The three one-act plays in this collection are representations of who I am as a playwright. My style is not easily labeled one form of theater or another; rather, it is a mixture of elements and styles I have learned in my journey as a playwright while attending Southeastern. However, I have never adhered to one particular style of theater: I simply let the characters speak for themselves. Their voices are sometimes crude and crass; however, humanity is often not subtle.
In “Yes, It's Me Again,” I attempt to use the characters to represent different personas one undertakes while struggling with Alzheimer's disease. This play borrows elements from the Theater of the Absurd, a term coined by Martin Esslin in the 1960s which describes what Albert Camus had earlier noted as absurd. In my writing, characters are symbols of ultimately meaningless human struggles. Sherman, in a sense, is a perfect example of Camus' assertion: “[Man's] exile is without remedy since he's deprived of the memory of a lost home or the hope of a promised land. This divorce between man and his life, the actor and his setting, is properly the feeling of absurdity” (qtd. in Downs and Russin 43). Sherman is a representation of a man suffering from Alzheimer's disease while the other characters in the play are representations of his own mental struggle with the disease. Carl is Sherman's sense of self which is beckoned and pulled from him by Trina, who represents the memory lapse and overthrow of senses which afflicts the diseased. The Eraser, who appears only to Sherman, can be seen as Sherman's acceptance of the disease, wearing different fashions to show change in a person's life.
The two one acts from “Couchflowers” can stand alone as individual stories, but are meant to be part of a collection of four acts in a larger comedic piece in which the actors change roles between acts. In this sense alone, they can be considered a sort of Theatre of Alienation, a term coined by Bertolt Brecht (1898-1956). In this style of theatre, the power and message of the plays do not exist solely in the dialogue between characters, but by audience participation in the events presented while not losing themselves in a story. As Brecht states, “A representation that creates detachment is one which allows [audiences] to recognize its subject, but at the same time makes it seem unfamiliar” (88). The illusion of the play as reality is broken: the audience members, in turn, understand what they are seeing is the work of a playwright in which the message is offered, yet interpreted uniquely.
“Couchflowers, Part II: Snuggle Party” uses elements of both Absurdism and Alienation, with my own style of presentation, to demonstrate my beliefs of how society copes with its struggles. In the play, all characters represent a different form of coping mechanism: whether it is Maria's form of sexual therapy or Claude's obsession with reptile breeding. The manner in which the actors are positioned on stage and how the exchanges between them are performed show the audience the clash of coping mechanisms, while ultimately presenting how every person in society has an underlying desire to heal.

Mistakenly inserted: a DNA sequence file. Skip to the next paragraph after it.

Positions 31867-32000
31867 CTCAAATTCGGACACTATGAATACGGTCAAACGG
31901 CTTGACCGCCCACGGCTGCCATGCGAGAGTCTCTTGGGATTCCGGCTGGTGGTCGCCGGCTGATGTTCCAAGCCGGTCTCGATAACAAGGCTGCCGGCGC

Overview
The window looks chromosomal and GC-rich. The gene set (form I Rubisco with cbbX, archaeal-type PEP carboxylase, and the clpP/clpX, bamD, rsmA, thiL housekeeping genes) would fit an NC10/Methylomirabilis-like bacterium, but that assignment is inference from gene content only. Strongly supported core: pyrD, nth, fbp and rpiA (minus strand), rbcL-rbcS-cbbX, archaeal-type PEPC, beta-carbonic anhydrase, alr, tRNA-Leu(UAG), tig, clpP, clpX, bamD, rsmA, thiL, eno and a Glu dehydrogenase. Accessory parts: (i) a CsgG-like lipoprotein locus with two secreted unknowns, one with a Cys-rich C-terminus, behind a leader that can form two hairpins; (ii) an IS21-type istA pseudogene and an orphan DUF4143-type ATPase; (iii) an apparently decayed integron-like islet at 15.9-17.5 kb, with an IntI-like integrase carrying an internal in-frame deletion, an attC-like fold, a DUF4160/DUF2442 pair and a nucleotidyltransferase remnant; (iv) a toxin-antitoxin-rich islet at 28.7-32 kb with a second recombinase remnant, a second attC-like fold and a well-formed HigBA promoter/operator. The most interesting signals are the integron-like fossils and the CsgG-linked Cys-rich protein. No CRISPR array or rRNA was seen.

In “Couchflowers, Part III: Oh, The Games We Play,” the characters are representations of how different generations overcome their own isolation. Davy is a modern, lazy, male who stays at home with his mother, immersing himself in college football games to live out his fantasies of being the athlete he could never be. His mother, Madeline, is part of an older generation who attempts to rehash her youth in order to find happiness. Her conversations with Philip become a mixture of youthful melodrama and over-zealous sexual nuances. During the play's climax, actors dressed as football players perform various poses in a sort of ballet while the characters continue their dialogue with the generations merging in separate intermingling conversations. Cheerleaders also arrive through the theatre's aisles to the stage, letting the audience witness the absurdity and grandiose spectacle between the ages in an alienated way.
Finally, for me theatre is a way to create a stage in which my personal experiences can be viewed, enjoyed and debated. My plays, while at times containing explicit language and bizarre subjects, are reflections of the society I live in and the surroundings which create who I am as an artist. My ability to use drama, humor and different theatrical styles are ultimately factions and culminations of my own self, my education, and the other writers I have read.